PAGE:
Cecil Lafferty

Remembering a True Friend
The Métis Nation lost a ferocious advocate, a seasoned politician, a standout musician and a dear friend with the passing of Cecil Lafferty on September 10, 2006.

Remembered by many for his boundless energy and infectious sense of humor, his endless repertoire of jokes and his resounding laugh; Cecil possessed a no-nonsense, down to earth approach to Métis politics. He had a practical, analytical mind that cut-o-the-chase; identifying challenges and seeking workable solutions.

Cecil Robert Lafferty, born in Fort Resolution on July 2, 1952, was the eldest of three children born to Honorine (Norn) and George Lafferty.

Growing up in Fort Resolution, Cecil attended Breynat Hall in Fort Smith for three years, relocating to Moose Jaw, Saskatchewan for a year of pipeline working. He was hired by the Fort Resolution Municipal Council in the 1970s as Senior Administrative Officer, a position he held for 23 years.

Anyone who knew Cecil knows that his life wasn’t all work. He was a musher, racing sled dogs for years. He coached young folks in baseball, traveling to various tournaments around the territories. And he sang.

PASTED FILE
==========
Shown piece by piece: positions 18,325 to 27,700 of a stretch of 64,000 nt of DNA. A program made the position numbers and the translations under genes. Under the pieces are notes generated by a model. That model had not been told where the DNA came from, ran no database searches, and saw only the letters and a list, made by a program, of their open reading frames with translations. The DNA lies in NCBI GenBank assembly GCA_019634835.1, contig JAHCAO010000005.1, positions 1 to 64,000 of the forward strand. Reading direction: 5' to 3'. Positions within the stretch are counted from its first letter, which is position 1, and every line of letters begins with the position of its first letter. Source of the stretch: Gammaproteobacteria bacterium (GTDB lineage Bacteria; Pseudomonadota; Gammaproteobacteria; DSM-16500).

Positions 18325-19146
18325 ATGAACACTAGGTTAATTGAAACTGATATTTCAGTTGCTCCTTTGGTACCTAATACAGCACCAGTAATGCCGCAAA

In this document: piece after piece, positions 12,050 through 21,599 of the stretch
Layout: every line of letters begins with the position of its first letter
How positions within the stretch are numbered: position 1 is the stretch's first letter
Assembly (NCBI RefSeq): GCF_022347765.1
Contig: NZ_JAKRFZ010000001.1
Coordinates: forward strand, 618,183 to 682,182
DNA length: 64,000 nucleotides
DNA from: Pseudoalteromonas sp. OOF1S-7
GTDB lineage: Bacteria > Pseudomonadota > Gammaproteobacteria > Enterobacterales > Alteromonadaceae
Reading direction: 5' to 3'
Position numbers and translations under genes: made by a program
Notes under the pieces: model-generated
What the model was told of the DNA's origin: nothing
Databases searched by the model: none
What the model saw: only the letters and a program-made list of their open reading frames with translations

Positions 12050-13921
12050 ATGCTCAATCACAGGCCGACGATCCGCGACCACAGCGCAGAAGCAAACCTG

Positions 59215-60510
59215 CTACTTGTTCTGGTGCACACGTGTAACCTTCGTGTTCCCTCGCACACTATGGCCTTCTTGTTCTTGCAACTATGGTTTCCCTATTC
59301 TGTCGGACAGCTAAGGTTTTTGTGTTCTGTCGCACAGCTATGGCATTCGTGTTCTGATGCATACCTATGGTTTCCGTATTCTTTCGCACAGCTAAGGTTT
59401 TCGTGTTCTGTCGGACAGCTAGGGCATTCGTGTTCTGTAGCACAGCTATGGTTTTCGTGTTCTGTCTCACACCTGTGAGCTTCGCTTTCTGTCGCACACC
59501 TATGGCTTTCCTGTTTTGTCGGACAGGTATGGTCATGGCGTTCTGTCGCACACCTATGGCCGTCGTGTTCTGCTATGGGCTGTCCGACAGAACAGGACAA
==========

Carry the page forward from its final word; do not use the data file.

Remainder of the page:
My goodness, did Cecil sing.

Cecil purely loved playing the guitar and singing. He teamed up with the band Native Cousins, playing guitar and singing lead vocals with them for 20 some years. He played back-up for scores of well known fiddlers at dozens of talent shows, dances and social gatherings over the years. He patiently taught his daughter Karen and a whole bunch of other folks how to play guitar.

Cecil was involved with the Great Slave Lake Advisory Committee, the Fort Resolution Housing Authority (President) and the Fort Resolution Métis Council (Director and President for six years). He served as Secretary-Treasurer of the Northwest Territory Métis Nation from 1998 to 2000, followed by a two year stint as Vice-President of the organization.

Cecil Lafferty was honored by the Métis Nation with The Order of the Sash in 2005 for his many years of commitment and dedication to the Métis cause; an honor he richly deserved.

If it seemed like something might have been missing from the Annual General Assembly in Hay River in November – it was because something was missing. It was Cecil’s boisterous belly-laugh, his sharp wit and his political smarts. That’s what was missing.

But Cecil was there.

Skip to content